The most striking statistic from Tuesday’s NBC/Wall Street Journal poll was that a growing number of Americans believe the country is on the right track. This, despite the monthly jobs reports showing minimal economic growth with few signs of strength in the future.
Now, 39 percent of those surveyed believe the country is on the right track, with 55 percent still believing it’s on the wrong track. That might not sound good, but the “right track” number rose 6 percentage points since last month, before the Democratic National Convention. The growing sense of optimism jumps out from the poll — 42 percent of the respondents now believe the economy will get better, a whopping 15-point increase from July and a 6-point one from the pre-convention poll.
It’s this surprising sense of economic optimism that’s driving President Obama’s poll numbers upward as much as Mitt Romney’s own recent series of stumbles. Obama is now closing the gap with the Republican nominee on the question of which candidate would do a better job on the economy (voters narrowly prefer Romney 51 to 47 percent).
What accounts for the increased economic confidence? There’s a good chance that former President Clinton’s effective convention speech touting Obama’s policies to stabilize the economy, played a seminal role. Even the rough August jobs report wasn’t enough to dent Obama’s rise in the polls. In addition, Romney’s campaign has focused on a lot of economic side issues over the last month — welfare, Medicare, redistribution — that pushed the message away from the central indictment of Obama’s economic record.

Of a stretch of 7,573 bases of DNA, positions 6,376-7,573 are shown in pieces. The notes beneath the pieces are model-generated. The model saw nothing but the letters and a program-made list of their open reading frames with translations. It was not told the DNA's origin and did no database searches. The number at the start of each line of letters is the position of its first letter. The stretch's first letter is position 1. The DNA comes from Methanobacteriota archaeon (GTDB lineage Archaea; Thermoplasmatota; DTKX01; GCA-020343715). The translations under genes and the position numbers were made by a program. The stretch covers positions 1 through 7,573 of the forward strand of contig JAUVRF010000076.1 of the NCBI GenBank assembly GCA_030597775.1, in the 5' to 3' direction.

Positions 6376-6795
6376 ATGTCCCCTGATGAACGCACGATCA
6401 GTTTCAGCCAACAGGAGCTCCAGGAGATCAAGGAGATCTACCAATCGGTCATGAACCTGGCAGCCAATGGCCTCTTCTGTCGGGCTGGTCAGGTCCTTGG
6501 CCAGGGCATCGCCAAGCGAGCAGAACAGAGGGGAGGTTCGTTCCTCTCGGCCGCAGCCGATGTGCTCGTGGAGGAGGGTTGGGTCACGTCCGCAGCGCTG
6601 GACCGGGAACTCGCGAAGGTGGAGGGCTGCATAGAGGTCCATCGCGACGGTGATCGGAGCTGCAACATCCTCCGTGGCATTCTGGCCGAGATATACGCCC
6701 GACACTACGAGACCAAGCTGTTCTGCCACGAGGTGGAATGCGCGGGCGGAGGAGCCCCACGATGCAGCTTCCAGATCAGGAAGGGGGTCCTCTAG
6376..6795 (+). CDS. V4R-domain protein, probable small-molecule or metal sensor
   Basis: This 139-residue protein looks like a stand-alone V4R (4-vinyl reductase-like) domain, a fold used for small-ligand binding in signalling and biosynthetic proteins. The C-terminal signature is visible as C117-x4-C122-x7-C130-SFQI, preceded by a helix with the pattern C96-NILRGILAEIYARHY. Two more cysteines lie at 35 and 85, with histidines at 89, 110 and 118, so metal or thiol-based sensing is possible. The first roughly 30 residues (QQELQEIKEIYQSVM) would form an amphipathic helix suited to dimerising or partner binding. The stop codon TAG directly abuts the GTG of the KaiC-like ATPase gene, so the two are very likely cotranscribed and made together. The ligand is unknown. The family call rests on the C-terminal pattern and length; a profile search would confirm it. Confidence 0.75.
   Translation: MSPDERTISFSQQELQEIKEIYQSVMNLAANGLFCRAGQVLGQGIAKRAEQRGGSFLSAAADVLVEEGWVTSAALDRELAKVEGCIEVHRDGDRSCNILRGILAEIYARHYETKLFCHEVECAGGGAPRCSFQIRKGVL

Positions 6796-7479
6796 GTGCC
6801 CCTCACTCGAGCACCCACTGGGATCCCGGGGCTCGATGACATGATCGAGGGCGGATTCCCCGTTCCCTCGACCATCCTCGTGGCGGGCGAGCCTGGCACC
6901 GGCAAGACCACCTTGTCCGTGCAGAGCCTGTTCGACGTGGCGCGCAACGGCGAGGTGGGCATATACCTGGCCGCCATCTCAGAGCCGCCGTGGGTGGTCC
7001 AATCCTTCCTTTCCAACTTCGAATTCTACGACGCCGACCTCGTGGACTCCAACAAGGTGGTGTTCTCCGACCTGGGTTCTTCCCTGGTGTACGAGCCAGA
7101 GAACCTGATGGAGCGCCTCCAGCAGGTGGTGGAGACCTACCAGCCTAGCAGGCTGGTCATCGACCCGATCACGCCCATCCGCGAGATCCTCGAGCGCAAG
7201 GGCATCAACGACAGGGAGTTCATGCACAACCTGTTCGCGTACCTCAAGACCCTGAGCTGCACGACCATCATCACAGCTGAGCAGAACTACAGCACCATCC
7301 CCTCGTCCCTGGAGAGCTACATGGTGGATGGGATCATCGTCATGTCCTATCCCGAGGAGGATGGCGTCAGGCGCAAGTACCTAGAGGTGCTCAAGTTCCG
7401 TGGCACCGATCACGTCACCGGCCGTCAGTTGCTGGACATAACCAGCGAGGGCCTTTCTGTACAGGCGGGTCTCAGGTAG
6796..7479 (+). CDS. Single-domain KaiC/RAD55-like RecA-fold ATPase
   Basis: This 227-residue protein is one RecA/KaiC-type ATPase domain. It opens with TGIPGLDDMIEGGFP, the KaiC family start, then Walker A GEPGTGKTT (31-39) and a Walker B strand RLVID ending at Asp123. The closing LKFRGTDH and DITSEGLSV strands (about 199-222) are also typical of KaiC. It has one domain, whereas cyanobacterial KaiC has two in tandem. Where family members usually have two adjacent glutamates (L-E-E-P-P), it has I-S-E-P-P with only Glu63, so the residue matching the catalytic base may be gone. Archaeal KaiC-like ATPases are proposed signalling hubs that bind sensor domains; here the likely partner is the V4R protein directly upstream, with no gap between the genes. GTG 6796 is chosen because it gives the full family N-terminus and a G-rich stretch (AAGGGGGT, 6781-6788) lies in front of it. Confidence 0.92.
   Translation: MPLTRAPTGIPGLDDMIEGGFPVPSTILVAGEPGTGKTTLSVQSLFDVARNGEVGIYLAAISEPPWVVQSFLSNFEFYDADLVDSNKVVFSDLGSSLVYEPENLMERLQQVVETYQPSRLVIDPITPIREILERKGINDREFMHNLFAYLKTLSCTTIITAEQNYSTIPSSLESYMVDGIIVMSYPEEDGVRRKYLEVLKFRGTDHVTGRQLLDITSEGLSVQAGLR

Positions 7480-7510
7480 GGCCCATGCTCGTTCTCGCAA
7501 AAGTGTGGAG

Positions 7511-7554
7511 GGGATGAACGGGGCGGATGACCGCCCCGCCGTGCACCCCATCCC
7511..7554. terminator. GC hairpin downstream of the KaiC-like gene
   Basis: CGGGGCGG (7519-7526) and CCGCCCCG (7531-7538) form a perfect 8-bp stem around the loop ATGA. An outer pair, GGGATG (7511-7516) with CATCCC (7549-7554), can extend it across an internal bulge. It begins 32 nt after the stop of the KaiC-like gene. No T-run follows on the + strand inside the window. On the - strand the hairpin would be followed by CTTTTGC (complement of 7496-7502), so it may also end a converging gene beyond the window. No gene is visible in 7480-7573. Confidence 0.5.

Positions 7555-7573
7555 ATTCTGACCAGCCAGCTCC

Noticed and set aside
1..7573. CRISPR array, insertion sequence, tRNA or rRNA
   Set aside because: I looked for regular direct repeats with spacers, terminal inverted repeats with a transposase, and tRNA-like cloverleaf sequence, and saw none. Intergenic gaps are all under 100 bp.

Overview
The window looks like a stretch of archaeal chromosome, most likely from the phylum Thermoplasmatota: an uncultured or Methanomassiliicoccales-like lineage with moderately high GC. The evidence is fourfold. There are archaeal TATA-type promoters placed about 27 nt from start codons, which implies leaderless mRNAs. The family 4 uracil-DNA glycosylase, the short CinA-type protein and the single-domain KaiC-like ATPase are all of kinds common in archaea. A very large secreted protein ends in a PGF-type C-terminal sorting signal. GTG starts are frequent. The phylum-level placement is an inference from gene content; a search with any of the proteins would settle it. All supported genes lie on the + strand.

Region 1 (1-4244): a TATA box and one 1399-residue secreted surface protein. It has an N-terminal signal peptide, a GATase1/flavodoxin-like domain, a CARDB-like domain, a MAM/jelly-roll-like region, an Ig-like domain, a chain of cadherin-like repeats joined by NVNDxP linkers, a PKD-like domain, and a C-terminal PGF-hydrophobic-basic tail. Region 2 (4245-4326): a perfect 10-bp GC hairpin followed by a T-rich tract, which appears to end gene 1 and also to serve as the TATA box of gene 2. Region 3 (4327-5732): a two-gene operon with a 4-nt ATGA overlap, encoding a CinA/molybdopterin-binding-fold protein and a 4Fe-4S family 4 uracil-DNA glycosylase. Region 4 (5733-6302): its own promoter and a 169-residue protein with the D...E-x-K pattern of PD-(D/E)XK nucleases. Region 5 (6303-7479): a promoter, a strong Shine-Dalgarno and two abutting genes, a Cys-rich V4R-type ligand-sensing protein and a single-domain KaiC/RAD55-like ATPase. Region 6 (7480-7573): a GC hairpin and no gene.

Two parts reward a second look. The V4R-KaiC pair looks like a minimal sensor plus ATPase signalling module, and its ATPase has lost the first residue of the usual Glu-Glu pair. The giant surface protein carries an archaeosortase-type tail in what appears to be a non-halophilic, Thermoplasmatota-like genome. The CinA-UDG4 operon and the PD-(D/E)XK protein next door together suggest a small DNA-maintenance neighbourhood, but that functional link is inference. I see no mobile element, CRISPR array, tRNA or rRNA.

As underscored by Fleetwood Mac, Bill Clinton’s 1992 campaign theme was “Don’t Stop Thinking About Tomorrow” — an optimistic message for a challenger running against an incumbent with a vulnerable economic record. Obama, despite being that incumbent running in a weak economy, has cleverly adopted it as his own. And voters appear to be buying it.
NATIONAL JOURNAL’S PRESIDENTIAL RACE REPORT
Poll: Romney ’47 Percent’ Remarks Hurt Independent Support
[Politico, 9/19/12] Nearly 30 percent of independents said comments caught on video from a private fundraiser made them less likely to support Romney, according to a Gallup Poll. About half that number said the comments made them more likely tovote for Romney, while a majority of independents said the remarks did not sway their opinion either way.
Obama Has Edge over Romney in 3 Battleground States NEW!
[Fox News, 9/19/12] The latest Fox News poll has Obama up seven points among likely voters in both Virginia and Ohio, and up five points in Florida. The numbers are much tighter, though, among independents and those who describe themselves as “extremely interested” in the race.
Brown’s Office Reiterates Senator’s Support for Romney NEW!
[The Hill, 9/19/12] After Sen. Scott Brown, R-Mass., evaded a question about whether he continued to support Romney after the leaking of the presidential candidates “47 percent” comments, one of his aides has affirmed Brown’s continuing support for Romney.
Analysis: Maybe Romney is ‘Severely Conservative’ After All NEW!